Foot-and-mouth disease excluded in salivating cattle in Alice Springs.

The affected steer was salivating and in respiratory distress.

Figure 16.  The affected steer was salivating and in respiratory distress.

The manager of a property in the Alice Springs region reported four 2-3 year-old crossbred Hereford steers with signs of weight loss, salivation and loss of muscle/movement control. The steers had been recently yarded and were due to be transported for slaughter. Examination of stock by DPIR veterinarian found affected steers to have the symptoms reported, as well as being in respiratory distress. The most severely affected steer was euthanased for post mortem examination.

Post mortem examination revealed water in the lung tissue and evidence of a healing tongue lesion. While it was suspected that the steer was persistently infected with bovine viral diarrhoea virus, samples were referred to the Australian Animal Health Laboratories (AAHL) to exclude exotic diseases including Foot-and-mouth disease (FMD) and Vesicular stomatitis (VS) for the tongue lesion, and Haemorrhagic septicaemia and Contagious bovine pleuropneumonia for the lung lesion. Tests excluded all exotic diseases.

Bacteriology culture found moderate growth of a Pasteurella multocida from the lung lesion. The diagnosis of the lung lesion was severe pneumonia.

Pasteurella multocida also plays a leading role in the development of bovine respiratory disease (BRD), a condition also known as ‘shipping fever’. The condition commonly arises where the causative organism becomes established by secondary infection, following a primary bacterial or viral infection. This usually occurs after stress. In the case of BRD, pasteurellosis is usually preceded by viral infection with either infectious bovine rhinotracheitis (IBR caused by bovine herpes virus type 1), bovine viral diarrhoea virus (BVDV), para-influenza type 3 (PI3) or bovine respiratory syncytial virus (BRSV).  The viral inflammation of the respiratory passage initially causes lung lesions and suppresses immunity allowing the bacteria to proliferate. BRD is a major production issue for beef feedlots and dairy.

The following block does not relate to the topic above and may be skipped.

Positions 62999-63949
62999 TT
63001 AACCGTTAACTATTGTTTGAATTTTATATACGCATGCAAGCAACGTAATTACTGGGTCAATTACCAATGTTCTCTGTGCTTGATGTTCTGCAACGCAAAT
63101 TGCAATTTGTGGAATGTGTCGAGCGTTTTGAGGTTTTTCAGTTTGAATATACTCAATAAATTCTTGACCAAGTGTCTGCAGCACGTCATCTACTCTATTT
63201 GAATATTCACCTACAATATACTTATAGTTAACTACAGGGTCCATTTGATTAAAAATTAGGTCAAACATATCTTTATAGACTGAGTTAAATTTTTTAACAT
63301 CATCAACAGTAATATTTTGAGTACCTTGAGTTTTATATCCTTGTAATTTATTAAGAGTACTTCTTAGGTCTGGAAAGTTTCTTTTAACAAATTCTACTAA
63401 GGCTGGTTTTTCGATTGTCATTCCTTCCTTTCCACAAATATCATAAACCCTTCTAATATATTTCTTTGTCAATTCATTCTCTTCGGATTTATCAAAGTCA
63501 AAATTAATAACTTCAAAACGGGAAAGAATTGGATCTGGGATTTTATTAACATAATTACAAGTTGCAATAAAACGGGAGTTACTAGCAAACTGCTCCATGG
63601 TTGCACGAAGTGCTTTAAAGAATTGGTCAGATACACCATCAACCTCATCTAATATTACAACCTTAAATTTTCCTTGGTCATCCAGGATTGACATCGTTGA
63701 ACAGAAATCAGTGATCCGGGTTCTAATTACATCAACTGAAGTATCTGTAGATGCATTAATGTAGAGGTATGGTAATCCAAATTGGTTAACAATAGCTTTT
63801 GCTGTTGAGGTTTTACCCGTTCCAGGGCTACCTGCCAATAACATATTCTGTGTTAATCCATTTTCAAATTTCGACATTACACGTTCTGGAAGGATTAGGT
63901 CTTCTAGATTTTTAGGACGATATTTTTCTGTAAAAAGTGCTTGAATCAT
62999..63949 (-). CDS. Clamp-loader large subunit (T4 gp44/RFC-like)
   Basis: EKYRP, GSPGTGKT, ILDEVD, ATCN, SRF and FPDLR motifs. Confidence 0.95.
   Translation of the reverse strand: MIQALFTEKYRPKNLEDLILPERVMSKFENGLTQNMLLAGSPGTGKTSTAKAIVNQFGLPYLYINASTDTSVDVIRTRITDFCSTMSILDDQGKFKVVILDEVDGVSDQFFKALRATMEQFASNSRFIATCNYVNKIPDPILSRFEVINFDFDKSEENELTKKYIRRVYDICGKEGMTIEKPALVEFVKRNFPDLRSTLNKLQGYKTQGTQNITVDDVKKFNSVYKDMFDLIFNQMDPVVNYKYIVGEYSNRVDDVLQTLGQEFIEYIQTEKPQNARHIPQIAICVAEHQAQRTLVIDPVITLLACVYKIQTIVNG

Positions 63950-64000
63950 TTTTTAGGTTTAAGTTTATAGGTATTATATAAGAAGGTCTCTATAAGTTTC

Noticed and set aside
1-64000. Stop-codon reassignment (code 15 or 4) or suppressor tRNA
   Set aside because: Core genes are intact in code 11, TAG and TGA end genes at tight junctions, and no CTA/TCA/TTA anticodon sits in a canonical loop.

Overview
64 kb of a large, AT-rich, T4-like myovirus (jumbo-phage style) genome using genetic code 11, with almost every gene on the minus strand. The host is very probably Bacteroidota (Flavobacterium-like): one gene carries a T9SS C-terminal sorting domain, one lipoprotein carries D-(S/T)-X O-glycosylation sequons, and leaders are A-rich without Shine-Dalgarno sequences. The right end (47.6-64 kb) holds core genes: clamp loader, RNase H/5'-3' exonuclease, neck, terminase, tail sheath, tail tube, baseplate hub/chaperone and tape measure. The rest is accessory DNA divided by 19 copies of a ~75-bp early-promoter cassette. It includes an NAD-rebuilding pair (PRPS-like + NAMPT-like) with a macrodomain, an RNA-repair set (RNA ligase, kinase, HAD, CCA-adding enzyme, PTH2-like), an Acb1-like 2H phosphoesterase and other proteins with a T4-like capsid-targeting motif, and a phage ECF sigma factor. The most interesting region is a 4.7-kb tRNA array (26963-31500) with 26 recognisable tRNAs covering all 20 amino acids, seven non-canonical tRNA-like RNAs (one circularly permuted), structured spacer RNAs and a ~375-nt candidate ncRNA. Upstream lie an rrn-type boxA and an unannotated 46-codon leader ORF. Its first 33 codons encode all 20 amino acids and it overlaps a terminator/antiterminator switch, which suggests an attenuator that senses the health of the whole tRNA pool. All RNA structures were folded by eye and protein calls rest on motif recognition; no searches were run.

While the IBR serological blood test results were negative, a positive BVD antigen ELISA blood test and a negative BVDV AGID antibody blood test confirmed the steer was persistently infected (PI) with BVDV. The P. multocida bacterial infection combined with the viral BVDV infection led to the BRD syndrome, intensified by the stress of mustering and yarding.

BVDV Type 1 is endemic in the Northern Territory cattle population, with most herds and up to 70% of cattle exposed.  In-utero infection can result in PI animals which show signs of poor development, ill-thrift and early death.  These PI cattle are immune-suppressed and may also develop the more acute and often fatal mucosal disease which presents as severe gastro-intestinal ulceration.

Vaccines are commercially available for the main respiratory viruses and bacteria that contribute to BRD, including IBR and BVDV. The vaccines are not widely used in Territory, but should be administered prior to entry into the feedlot and mixing of cattle.

A recommendation was made to cull the remaining three clinically affected steers. There have been no further clinical problems reported from this herd of cattle.

Affected steer in poor conditionOther cattle from the same group in good condition
Figure 17.  Affected steer in poor condition (left). Other cattle from the same group in good condition (right)

Pneumonia due to pasturellosis causes mortality in Brahman cows in Katherine

In August, a private veterinarian investigated mortality in a group of 180 Brahman cows which had recently been transported to a property in the Katherine region. Over a two-week period approximately 50 cows had shown signs of nasal discharge and coughing, and 30 had died.